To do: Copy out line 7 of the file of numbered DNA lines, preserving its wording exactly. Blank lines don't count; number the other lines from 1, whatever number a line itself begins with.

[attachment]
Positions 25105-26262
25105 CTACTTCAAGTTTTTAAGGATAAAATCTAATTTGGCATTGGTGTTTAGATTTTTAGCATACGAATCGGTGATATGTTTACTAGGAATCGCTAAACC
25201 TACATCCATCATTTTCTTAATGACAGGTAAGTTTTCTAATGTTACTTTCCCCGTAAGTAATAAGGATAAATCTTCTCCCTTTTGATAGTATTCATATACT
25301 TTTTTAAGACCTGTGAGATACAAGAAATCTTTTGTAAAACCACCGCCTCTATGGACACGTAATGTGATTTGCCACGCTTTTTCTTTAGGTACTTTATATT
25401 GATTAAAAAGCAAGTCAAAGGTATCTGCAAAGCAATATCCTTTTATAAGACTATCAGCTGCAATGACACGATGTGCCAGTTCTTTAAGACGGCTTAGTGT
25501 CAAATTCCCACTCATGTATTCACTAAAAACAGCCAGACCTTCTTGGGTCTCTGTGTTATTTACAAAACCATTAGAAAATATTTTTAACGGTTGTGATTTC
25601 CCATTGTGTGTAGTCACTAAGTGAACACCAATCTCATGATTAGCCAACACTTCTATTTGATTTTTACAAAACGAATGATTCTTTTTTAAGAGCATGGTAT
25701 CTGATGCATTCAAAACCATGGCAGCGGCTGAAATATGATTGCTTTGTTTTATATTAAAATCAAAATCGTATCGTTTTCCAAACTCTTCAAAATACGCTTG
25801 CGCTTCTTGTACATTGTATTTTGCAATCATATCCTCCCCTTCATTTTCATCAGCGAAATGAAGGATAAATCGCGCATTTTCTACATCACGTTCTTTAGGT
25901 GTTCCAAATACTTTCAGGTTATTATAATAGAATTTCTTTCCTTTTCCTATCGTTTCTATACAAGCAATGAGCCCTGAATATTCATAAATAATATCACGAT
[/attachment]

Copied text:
25601 CCATTGTGTGTAGTCACTAAGTGAACACCAATCTCATGATTAGCCAACACTTCTATTTGATTTTTACAAAACGAATGATTCTTTTTTAAGAGCATGGTAT